Four Incredibly Useful Financial Calculations You Can Do In Your Head

abacus.pngI came across four useful financial calculations that you can perform in your head and thought I’d pass them along. Here they are:

What am I giving up in retirement savings when I spend money today?

This is an easy one–add a zero to the price tag. Assuming you have 30 years to retirement and earn 8% annually on your investments, that $3,000 watch would have been worth $30,000 in retirement if you had invested the money instead. Coming down to earth a bit, the $4 latte (it’s always the latte) purchased 5 days a week costs about $1,040 a year, or $10,040 30 years later in your retirement account.

How much do I need to earn before taxes to buy stuff that I want?

Assuming you’re in the 28% federal tax bracket, multiply the cost by 1.4. That means a $20,000 car costs $28,000 before taxes. Yikes! Of course, this doesn’t account for state tax, social security tax and medicare tax, all of which would take the multiplier even higher.

Does my fund manager’s performance justify his fees?

Multiple the fund’s expense ratio by 10. The resulting percentage is the amount by which the fund needs to out perform a low-cost index fund to justify the fee. Think about that–a fund charging 1% must outperform an index fund by 10%.

What do I get paid by the hour

Simply divide your annually salary in half and drop the last zero. If you make $80,000 a year, your hourly pay is about $40/hour.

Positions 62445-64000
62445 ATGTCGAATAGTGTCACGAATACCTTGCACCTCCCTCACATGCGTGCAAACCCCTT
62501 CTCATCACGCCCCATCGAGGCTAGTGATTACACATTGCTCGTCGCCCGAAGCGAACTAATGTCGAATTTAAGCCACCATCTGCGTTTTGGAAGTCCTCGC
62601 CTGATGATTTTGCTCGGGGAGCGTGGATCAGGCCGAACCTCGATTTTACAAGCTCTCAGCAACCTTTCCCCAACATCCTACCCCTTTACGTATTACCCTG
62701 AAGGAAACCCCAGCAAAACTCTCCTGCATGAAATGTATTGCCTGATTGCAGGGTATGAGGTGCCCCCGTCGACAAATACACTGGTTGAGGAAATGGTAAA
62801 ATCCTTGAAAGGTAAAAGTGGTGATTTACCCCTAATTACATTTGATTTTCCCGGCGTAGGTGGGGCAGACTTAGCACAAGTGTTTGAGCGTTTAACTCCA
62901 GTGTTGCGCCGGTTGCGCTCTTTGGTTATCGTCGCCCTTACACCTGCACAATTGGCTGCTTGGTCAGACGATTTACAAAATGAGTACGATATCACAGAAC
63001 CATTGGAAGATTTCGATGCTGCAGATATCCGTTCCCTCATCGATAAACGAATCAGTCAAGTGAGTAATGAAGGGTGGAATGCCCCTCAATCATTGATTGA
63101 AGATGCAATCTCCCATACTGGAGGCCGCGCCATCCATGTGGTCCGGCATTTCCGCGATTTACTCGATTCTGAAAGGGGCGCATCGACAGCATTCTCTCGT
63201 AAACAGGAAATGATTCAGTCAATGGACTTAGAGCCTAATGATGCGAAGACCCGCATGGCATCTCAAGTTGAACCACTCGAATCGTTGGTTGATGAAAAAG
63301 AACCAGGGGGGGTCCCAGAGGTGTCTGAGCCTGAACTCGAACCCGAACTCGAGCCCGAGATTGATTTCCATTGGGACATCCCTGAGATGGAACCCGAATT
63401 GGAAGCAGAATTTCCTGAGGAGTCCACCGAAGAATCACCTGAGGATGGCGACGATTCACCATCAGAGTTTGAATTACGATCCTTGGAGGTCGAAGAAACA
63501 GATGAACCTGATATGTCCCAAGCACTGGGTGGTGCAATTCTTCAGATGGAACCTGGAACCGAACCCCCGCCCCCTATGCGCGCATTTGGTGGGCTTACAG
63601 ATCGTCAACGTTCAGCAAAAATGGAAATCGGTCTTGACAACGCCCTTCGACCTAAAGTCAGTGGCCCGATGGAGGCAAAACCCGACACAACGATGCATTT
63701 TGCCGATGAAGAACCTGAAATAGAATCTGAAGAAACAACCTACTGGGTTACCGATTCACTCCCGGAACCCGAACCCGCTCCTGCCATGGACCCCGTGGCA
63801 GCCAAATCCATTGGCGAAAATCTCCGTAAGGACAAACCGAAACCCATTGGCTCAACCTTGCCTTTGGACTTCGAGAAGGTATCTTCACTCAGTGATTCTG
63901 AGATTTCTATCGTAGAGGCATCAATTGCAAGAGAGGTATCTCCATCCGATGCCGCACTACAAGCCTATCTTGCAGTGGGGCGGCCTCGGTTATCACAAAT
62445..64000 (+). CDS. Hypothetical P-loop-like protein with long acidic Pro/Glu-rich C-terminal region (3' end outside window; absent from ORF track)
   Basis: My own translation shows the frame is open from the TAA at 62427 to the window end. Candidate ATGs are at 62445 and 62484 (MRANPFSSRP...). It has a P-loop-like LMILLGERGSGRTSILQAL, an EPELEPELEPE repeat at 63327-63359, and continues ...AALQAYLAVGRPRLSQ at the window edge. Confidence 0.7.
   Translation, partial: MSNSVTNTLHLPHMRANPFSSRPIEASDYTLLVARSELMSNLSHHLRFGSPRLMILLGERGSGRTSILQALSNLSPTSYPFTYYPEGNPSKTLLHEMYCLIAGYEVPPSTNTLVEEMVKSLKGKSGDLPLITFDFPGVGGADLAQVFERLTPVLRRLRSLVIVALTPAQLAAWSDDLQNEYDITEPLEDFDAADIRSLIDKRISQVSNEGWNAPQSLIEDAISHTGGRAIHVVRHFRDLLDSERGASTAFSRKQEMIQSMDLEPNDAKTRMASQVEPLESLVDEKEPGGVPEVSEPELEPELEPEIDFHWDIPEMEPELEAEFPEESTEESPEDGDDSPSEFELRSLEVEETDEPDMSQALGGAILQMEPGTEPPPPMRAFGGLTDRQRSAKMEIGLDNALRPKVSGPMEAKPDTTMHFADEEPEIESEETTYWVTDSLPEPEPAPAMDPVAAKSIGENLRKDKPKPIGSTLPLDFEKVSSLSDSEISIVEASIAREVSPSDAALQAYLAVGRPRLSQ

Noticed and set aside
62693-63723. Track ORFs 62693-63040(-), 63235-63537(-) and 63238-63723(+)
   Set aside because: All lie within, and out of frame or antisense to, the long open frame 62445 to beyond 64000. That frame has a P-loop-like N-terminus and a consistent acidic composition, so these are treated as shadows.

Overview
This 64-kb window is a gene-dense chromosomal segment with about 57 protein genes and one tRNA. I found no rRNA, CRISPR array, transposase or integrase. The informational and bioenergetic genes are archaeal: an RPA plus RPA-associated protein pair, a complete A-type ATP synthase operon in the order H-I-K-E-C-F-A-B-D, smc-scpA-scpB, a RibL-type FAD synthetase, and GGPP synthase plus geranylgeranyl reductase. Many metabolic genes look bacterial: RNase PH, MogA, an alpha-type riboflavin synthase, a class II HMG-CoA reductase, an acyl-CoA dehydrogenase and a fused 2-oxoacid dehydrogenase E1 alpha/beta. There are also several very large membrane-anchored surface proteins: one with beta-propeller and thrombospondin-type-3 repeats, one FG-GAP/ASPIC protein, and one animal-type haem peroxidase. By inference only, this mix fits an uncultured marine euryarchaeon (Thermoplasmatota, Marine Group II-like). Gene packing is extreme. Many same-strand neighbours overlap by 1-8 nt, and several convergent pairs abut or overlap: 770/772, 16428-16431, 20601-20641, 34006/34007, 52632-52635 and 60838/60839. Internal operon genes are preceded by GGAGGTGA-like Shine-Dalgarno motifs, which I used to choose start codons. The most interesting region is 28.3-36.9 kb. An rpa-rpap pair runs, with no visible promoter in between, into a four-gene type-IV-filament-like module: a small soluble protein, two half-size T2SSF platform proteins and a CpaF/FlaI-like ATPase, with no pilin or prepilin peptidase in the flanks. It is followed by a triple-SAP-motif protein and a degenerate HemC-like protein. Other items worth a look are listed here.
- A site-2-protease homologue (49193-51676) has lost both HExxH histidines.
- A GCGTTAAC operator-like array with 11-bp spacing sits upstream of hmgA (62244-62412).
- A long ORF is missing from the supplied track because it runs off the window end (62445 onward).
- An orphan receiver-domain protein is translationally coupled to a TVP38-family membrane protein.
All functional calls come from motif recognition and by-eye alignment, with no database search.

Topics: Retirement Planning

11 Responses to “Four Incredibly Useful Financial Calculations You Can Do In Your Head”

  1. I know you’re just using Money’s formulas, but I wonder if you could explain the one about the fund’s expense ratio? The expenses are taken out before the performance is calculated. So, if fund A makes 10% with a 5% fee, I get a 10% return. If fund B makes 8% with a 2% fee, I make 8%. I’d rather have the 10%, even if I have paid more for to get it. Or am I misunderstanding how it works?

    • DR

      Jane, great question. The returns reported by funds are net of expenses. You’re correct that a higher expense ratio could be justified by even higher returns. The problem, however, is knowing in advance which funds will do that much better. History tells us that over the long run, high expense funds can’t consistently outperform the indexes. Thus, in the long run, lower expense funds do best. My goal is to keep my expenses for my portfolio below 0.50% on a weighted basis. Some funds cost more, some less, but I want the total cost across all funds to be 50 basis points or less. I hope that helps and good luck!

  2. DR

    Math Dude, thanks for keeping me honest. Of course, after dropping the zero you have to add a decimal. And having worked a fair amount of unpaid overtime in the last month, your comment really hits home for me. By the way, if anybody is into math, check out Math Dude’s website (just click on his name after his comment). Very cool!

  3. I really like your perspective on losing retirement money. It’s insane to think of how much money is lost on the most trivial of things.

    I’m currently working on post-grad debt, so anything I can find to help me save money is great.

  4. I am surprised that they didn’t mention the rule of 72 — to figure out how long it will take for your investment to double, divide 72 by the interest rate.
    Also, 80,000/2; drop the last zero = 4000, not 40. This is another reason why you should not work unpaid overtime. For each hour of unpaid overtime you work, you are reducing your hourly rate.

  5. Kevin @ Change Your Tree

    “How much do I need to earn before taxes to buy stuff that I want?”

    That’s probably the most important one.

    Sooo many people don’t know how much they are taxed/how much they pay in taxes.

    The best ones are the people who tell me, “I didn’t pay any taxes last year, in fact, they sent me a check!”

    People are clueless.

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